After years of experience with telephone surveys, face-to-face surveys, mail surveys, and every other sort of survey we could think of, we thought we'd seen it all. Then the internet turned up: and our first few internet surveys revealed new problems we'd never encountered before.
Our first internet survey was for viewers of a current-affairs TV program aimed at high-school students and their teachers. The questions included "where do you live" and the respondent's sex, age group, and occupation.
One of the cases seemed odd: the respondent lived in the USA, though the survey was for an Australian program. Has this person just moved to America? we wondered. She was a university teacher, aged 65-plus. That in itself was unusual. And in the space for comments about the program, she had written some very bad language.
From curiosity, we checked the site log. We got the IP number of this respondent, and traced it to a computer pool in Monash University, Australia. Some student had found the online questionnaire, and was having us on. The solution was simple: we deleted that response. But then we wondered how many more responses could be like that. If they didn't include such blatant contradictions, we'd never have found them. Luckily, our file had collected enough data to be able to track a response back to its source. We decided that in future all responses would be run through our typicality checker, and the most atypical ones would be closely scrutinized.
With the internet, as with a mail survey, you never really know who has filled in a questionnaire. What never happens with mail surveys, though, is for a respondent to forget that he or she has returned a questionnaire, and to send an extra copy, just in case. With the internet, this is common. The respondent clicks on the Submit button, and nothing seems to happen. So he or she clicks again, and now two copies have been sent. Even when we have used a supposedly instant acknowledgement, this has happened. Sometimes the multiple responses arrive a few seconds apart (as shown on the log file), and sometimes the second - or third, or fourth - copy arrives days later, from a different IP number. (This can be a different modem, from the same ISP.)
In some cases, when two questionnaires came back from the same respondent, the first one was half-completed, and the second one fully completed. This happens with the respondent hits the Submit button by mistake, before answering all the questions. In this case, the second answer is the "best" one. In other cases, you may not want respondents to change their minds about some answers - e.g. after speaking to other people.
How can you know whether two similar (or identical) responses are from the same respondent? The best way is to ensure that at least one field has a different answer for every respondent. You can pre-screen respondents, and issue each one with a different password. Or you can have each response come back as a separate, numbered file. A second response can then overwrite the first, or be refused.
So what were you meant to answer if you didn't live in the U.S? This is the Worldwide Web after all - surely even Americans aren't that insular.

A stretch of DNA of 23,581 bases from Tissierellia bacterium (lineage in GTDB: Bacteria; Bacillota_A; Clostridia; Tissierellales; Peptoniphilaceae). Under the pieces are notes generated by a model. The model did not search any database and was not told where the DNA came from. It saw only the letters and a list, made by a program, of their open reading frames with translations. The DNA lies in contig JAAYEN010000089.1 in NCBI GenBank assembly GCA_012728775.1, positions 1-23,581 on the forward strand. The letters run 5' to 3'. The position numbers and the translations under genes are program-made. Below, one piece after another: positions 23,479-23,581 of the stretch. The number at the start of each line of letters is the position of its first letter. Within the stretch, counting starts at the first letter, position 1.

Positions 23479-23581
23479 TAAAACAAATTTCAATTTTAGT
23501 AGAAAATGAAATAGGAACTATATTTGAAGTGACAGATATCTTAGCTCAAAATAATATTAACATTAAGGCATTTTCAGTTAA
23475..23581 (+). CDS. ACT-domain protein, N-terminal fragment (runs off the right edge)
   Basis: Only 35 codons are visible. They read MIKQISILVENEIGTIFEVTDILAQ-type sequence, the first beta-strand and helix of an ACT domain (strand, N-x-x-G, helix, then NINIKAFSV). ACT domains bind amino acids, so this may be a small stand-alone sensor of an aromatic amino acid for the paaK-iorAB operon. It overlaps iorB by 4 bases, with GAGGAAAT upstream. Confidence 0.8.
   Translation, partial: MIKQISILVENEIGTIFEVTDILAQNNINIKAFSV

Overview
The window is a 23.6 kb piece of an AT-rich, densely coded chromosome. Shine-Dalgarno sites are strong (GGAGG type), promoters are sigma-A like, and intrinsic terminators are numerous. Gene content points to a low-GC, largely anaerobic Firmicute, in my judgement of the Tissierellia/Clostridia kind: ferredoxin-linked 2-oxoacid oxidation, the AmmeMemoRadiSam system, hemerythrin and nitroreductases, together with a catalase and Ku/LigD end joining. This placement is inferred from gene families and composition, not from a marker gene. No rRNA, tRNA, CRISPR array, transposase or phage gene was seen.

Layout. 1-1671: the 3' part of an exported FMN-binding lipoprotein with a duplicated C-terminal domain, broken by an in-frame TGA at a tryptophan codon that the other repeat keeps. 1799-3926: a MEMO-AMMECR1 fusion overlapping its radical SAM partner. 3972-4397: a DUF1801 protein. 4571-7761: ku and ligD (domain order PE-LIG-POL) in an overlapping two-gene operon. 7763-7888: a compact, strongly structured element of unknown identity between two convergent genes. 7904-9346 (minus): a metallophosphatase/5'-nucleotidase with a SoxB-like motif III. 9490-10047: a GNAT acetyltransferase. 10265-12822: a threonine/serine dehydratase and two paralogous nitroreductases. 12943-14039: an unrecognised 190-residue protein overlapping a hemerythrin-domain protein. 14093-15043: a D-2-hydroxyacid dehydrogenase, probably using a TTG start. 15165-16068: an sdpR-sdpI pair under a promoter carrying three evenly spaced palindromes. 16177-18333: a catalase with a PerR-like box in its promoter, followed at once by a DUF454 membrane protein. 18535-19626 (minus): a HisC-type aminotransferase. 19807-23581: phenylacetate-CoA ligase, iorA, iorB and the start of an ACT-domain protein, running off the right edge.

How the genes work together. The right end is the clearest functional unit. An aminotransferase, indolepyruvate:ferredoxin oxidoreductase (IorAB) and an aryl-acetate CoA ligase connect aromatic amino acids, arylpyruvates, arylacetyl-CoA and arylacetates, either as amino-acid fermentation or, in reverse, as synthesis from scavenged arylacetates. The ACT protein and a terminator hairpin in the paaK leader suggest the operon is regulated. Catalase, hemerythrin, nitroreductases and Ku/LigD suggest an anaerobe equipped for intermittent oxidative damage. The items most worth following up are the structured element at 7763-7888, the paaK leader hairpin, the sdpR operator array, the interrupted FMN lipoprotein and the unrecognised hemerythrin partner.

As I wanted to see the rest of the questionnaire, I clicked on some U.S. state - I didn't even look at which one it was. If the survey organizers got some wrong answers they probably would never know (though it's just possible they could tell from the IP number that I wasn't in the U.S, there'd be no reason for them to check my response - the rest of it would have looked fairly normal).
The lessons from this: always include an "other" category - even when you think it's unnecessary. Also, give plenty of opportunities for open- ended comments.
But with internet surveys, everything is electronic, and horrifying losses are possible. Of course, computer files should always be backed up, but with some systems backup is not at all easy. One job required the use of Microsoft Front Page. This makes producing a web site easy, with a working version on a local computer, which is then "published" to the web site. However, when questionnaire responses come back, they are on the web site itself. If you change something on the site, then publish all the changes, it's very easy to overwrite the data file on the web site with its blank equivalent on the local computer. And you can't publish back in the other direction, nor can you access the data file from the Web. The only way to back up the file seems to be to copy the file in Front Page, then paste it back to the local computer. Not knowing this, I came within a hair's breadth of losing a complete data file by overwriting it with a blank one.
Another strange problem with Front Page is that (as far as I can figure out what happens) if the first case doesn't include all the fields - e.g. because not all respondents need to answer the last set of questions - those last fields will never be saved, on any case. So you need to put in a dummy case first, taking care to answer all questions. When you analyse the data, this case needs to be dropped.
It's a pity that Front Page has these problems (not to mention numerous others), because this software greatly simplifies the otherwise messy process of getting questionnaire responses back. Plain old FTP, which works in both directions and creates no obstacles to backing up, has turned out to be a lot safer.
- Dennis List